In general, the correlation tracking concept involves the generation of a cross-correlation function between a stored scene and currently measured scene in which the location of the peak is a measure of the image shift (i.e. the tracking errors). However, if such an approach is followed literally, the operation of systems in which the field of view (FOV) is sampled could be seriously impaired because the correlation between a reference map (preferably generated from an averaging of past sample scenes) and a currently sampled scene will always result in a signal with its peak occurring at discrete values of the resolution elements (i.e. pixels) in the FOV. Clearly, if tracking accuracies several orders of magnitude less than the resolution capability are required, inferior tracking could result using a correlation tracker that relies on correlation peak information.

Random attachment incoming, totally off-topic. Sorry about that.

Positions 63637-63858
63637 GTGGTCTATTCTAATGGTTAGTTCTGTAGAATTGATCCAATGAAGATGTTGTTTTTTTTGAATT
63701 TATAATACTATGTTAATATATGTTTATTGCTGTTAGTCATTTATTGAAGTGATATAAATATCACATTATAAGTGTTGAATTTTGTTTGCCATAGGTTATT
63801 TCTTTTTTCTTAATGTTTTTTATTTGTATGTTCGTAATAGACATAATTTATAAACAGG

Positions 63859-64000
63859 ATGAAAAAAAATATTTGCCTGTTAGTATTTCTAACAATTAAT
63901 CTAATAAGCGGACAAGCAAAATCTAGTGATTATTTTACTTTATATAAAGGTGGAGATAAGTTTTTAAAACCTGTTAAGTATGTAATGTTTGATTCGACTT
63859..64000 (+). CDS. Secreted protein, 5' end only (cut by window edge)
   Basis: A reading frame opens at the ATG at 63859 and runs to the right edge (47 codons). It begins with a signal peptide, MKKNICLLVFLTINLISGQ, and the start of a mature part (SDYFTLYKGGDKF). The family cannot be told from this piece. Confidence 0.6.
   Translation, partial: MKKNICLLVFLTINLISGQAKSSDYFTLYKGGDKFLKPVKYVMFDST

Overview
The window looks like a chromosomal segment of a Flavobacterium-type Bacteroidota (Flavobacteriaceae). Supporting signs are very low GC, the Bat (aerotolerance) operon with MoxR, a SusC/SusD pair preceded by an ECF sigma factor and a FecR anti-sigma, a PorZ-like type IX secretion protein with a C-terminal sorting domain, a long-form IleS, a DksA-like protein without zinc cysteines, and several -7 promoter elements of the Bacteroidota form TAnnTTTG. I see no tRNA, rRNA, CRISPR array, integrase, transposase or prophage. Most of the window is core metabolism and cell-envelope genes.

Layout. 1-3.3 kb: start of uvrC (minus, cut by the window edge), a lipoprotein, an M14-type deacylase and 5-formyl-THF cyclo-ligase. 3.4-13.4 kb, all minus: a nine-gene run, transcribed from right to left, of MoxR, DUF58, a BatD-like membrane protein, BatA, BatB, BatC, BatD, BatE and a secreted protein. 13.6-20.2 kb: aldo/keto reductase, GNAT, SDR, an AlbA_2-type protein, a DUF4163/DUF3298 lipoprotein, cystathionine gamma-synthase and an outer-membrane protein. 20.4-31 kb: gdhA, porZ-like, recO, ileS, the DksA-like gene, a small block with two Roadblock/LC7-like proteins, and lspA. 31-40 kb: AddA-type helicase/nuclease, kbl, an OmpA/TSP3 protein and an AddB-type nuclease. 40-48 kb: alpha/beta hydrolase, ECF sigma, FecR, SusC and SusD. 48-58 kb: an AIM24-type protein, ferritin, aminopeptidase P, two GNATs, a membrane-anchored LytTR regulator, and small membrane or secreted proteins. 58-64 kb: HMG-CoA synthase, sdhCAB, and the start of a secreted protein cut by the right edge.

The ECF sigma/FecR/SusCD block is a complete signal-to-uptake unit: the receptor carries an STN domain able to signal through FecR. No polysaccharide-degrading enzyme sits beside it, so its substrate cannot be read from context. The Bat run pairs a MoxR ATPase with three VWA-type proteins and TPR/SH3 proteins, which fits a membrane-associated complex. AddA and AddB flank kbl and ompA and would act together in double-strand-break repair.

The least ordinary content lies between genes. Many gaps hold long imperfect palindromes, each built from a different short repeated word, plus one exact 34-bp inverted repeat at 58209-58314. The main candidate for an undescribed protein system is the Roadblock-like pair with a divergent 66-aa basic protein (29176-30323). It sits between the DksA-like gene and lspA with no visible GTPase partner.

Conventional methods for obtaining elevation and azimuth tracking error signals (δe and δd respectively) from video data include edge tracking and centroid tracking processes. In the case of a centroid tracker for example, azimuth and elevation weighting functions are essentially stored ramp signals. In order to limit background noise levels, a gating control is often provided to truncate the weighting functions to zero outside the field of view of the gate. Threshold circuits can also reduce the effect of background noise. Attempts are often made to select the gate sizes and threshold levels automatically in order to give an adaptive capability to the tracking system. However, even if such a selection could be done in some optimal fashion, it can be shown that the correlation tracker of the present invention will always yield less noisy tracking error signals. Consequently, the advantages of the correlation tracker of the present invention become most apparent for low signal-to-noise ratios (SNR), i.e., SNR's less than ten, for example.